I have a large yard (60,000 sf) with an older home. It was a very nice home with great landscaping when it was built in the 40's and for many years. We bought it from an older couple wanting to downsize who bought it from a family that owned it for 40 plus years until the wife died in her mid-80s. I think the size of the house and yard got to be too much for both and while yard work was hired out, I think they didn't spend much time on the non-grassed areas.

I'm now trying to battle huge swaths of English Ivy that were planted all over the yard but got out of control. It's taken over and is climbing up trees over fences. Mixed in with that is a few strands of kudzu, carolina jasmine, a lot of poison ivy, and honeysuckle. I'd like to just spray everything and watch it die, but I've got a creek in the back, so that's a no-go. So right now it just a bunch of mechanical removal, solarization with tarps and trying to figure out what to replant.
 

Gedunker

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I have a large yard (60,000 sf) with an older home. It was a very nice home with great landscaping when it was built in the 40's and for many years. We bought it from an older couple wanting to downsize who bought it from a family that owned it for 40 plus years until the wife died in her mid-80s. I think the size of the house and yard got to be too much for both and while yard work was hired out, I think they didn't spend much time on the non-grassed areas.

I'm now trying to battle huge swaths of English Ivy that were planted all over the yard but got out of control. It's taken over and is climbing up trees over fences. Mixed in with that is a few strands of kudzu, carolina jasmine, a lot of poison ivy, and honeysuckle. I'd like to just spray everything and watch it die, but I've got a creek in the back, so that's a no-go. So right now it just a bunch of mechanical removal, solarization with tarps and trying to figure out what to replant.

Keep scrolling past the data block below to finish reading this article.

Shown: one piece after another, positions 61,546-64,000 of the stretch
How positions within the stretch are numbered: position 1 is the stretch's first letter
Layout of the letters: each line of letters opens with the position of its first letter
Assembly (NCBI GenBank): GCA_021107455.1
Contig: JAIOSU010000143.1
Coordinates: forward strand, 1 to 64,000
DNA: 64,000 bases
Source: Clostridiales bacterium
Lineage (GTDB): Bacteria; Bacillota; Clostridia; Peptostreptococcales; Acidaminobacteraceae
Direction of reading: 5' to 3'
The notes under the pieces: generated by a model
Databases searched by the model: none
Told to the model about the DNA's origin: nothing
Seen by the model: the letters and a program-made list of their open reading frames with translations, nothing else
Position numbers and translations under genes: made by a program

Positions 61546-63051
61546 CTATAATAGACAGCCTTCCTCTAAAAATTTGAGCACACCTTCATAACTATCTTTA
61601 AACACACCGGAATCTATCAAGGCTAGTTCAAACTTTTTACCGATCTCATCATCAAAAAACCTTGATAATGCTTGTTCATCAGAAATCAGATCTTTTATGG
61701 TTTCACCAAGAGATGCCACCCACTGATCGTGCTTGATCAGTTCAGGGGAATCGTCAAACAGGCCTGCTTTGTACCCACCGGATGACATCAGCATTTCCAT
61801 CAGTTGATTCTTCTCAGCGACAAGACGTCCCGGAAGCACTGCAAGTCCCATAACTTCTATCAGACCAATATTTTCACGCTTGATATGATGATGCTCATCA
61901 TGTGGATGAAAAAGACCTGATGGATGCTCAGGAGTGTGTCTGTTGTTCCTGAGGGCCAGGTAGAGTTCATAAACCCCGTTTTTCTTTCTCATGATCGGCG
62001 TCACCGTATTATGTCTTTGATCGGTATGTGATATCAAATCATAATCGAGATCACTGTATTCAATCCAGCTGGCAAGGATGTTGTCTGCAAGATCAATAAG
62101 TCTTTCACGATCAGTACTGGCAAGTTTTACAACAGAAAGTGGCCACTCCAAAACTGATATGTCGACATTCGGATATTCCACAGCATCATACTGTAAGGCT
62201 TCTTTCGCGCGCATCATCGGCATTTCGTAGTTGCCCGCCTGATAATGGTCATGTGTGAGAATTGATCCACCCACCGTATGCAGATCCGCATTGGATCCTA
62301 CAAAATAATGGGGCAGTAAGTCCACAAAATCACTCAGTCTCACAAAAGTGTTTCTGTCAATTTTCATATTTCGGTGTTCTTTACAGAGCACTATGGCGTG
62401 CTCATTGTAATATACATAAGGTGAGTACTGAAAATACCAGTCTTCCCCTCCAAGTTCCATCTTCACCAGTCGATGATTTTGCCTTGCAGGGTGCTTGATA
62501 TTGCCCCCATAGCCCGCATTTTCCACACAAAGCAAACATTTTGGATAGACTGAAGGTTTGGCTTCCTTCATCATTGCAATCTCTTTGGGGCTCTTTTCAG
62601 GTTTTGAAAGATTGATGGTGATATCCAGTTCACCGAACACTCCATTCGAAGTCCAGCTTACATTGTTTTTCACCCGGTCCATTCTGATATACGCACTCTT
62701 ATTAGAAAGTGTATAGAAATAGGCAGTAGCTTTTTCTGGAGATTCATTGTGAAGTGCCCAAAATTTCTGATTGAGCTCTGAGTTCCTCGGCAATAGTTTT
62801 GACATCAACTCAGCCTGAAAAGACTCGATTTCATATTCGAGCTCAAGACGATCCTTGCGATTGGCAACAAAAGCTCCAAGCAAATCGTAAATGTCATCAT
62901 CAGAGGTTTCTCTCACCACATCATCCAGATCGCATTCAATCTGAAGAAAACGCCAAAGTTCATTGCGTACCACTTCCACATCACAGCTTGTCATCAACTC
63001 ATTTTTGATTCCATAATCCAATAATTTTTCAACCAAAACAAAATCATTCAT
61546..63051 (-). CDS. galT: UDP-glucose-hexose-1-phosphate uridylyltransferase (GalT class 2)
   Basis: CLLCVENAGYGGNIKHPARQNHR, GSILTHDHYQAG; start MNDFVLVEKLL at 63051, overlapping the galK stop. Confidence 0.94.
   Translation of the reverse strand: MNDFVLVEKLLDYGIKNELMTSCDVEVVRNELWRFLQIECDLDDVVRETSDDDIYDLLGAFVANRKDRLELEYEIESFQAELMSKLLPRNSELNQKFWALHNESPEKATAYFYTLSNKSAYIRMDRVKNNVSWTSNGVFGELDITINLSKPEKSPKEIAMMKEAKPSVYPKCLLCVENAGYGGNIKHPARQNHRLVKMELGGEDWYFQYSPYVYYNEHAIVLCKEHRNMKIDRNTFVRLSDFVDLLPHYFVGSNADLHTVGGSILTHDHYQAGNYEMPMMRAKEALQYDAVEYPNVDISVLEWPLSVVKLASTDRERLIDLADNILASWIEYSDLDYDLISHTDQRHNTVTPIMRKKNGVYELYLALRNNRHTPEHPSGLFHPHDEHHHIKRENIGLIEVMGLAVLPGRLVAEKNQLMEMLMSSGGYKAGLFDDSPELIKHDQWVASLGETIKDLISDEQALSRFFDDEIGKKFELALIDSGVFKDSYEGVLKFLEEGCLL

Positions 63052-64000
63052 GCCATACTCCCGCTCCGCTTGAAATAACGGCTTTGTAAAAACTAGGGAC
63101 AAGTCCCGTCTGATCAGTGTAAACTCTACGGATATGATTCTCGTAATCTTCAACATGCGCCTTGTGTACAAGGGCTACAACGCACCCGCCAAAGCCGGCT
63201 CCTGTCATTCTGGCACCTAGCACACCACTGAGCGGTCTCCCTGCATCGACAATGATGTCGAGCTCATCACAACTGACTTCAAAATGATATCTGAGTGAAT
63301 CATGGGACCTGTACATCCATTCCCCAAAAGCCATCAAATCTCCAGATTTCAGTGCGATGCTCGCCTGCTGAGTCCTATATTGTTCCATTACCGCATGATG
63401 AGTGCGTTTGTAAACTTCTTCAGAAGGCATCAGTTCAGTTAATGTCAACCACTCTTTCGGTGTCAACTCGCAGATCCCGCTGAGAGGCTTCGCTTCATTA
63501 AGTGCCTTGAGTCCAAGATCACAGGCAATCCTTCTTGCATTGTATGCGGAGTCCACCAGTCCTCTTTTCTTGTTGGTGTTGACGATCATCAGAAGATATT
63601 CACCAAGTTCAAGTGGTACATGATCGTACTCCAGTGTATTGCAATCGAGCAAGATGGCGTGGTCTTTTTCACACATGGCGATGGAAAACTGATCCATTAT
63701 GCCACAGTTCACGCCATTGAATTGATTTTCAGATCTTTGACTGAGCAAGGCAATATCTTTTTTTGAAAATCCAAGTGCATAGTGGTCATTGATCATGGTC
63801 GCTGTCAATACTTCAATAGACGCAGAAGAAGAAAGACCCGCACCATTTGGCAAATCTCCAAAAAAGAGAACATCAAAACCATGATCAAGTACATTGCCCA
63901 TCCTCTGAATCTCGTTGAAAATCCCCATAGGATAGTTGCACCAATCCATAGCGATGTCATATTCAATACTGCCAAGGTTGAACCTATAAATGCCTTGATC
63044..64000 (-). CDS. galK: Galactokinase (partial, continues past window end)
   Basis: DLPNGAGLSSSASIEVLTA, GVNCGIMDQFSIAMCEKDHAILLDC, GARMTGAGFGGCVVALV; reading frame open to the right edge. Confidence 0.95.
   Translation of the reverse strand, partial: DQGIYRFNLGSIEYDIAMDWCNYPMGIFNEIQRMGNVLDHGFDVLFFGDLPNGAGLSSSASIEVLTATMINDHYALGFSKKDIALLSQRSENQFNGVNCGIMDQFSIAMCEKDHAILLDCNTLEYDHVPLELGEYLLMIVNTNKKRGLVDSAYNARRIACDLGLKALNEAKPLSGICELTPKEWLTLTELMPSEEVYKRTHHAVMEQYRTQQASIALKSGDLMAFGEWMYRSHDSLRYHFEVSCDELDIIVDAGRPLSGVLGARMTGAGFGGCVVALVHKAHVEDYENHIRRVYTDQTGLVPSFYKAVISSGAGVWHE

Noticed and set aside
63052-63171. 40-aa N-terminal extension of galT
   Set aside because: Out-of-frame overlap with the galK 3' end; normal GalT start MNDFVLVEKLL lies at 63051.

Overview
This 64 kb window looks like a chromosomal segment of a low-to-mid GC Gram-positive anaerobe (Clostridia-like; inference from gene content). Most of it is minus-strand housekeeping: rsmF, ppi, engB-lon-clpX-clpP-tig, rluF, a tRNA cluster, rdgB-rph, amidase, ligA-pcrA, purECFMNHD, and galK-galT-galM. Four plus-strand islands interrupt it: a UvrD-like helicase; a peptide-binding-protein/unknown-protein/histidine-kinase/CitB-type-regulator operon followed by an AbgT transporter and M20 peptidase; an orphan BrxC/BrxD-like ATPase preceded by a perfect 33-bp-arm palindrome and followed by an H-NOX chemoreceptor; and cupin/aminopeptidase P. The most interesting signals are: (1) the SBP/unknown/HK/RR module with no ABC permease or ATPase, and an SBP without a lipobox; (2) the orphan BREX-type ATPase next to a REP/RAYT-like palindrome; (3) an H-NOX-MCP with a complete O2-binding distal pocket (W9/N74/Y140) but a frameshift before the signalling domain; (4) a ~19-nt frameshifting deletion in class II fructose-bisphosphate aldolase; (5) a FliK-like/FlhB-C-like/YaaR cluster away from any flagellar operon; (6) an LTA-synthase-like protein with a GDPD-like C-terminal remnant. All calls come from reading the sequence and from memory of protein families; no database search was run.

We had English Ivy when I was married and living in one of our historic districts. Much, much smaller yard than yours, and thankfully no kudzu or poison ivy (to which I am extremely allergic). The little grippers on English Ivy that make it such a successful climber were especially difficult once they got hold of the bark of our old wild cherry tree. And it seemed I could never get rid of all of it, that some shred hid somewhere only to reemerge the next spring and start the fight all over again.

I don't envy you @bureaucrat#3
 

bureaucrat#3

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126
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8
We had English Ivy when I was married and living in one of our historic districts. Much, much smaller yard than yours, and thankfully no kudzu or poison ivy (to which I am extremely allergic). The little grippers on English Ivy that make it such a successful climber were especially difficult once they got hold of the bark of our old wild cherry tree. And it seemed I could never get rid of all of it, that some shred hid somewhere only to reemerge the next spring and start the fight all over again.

I don't envy you @bureaucrat#3
Thanks. I break out from poison ivy so I have to wear layers. The first couple of years I would take a machete and try to wedge it between the trees and ivy to pull it away. I've gotten lazy and just started weedeating a couple of feet of ivy away from the trunks of all my trees. Its looks bad, but much easier. It never goes away completely.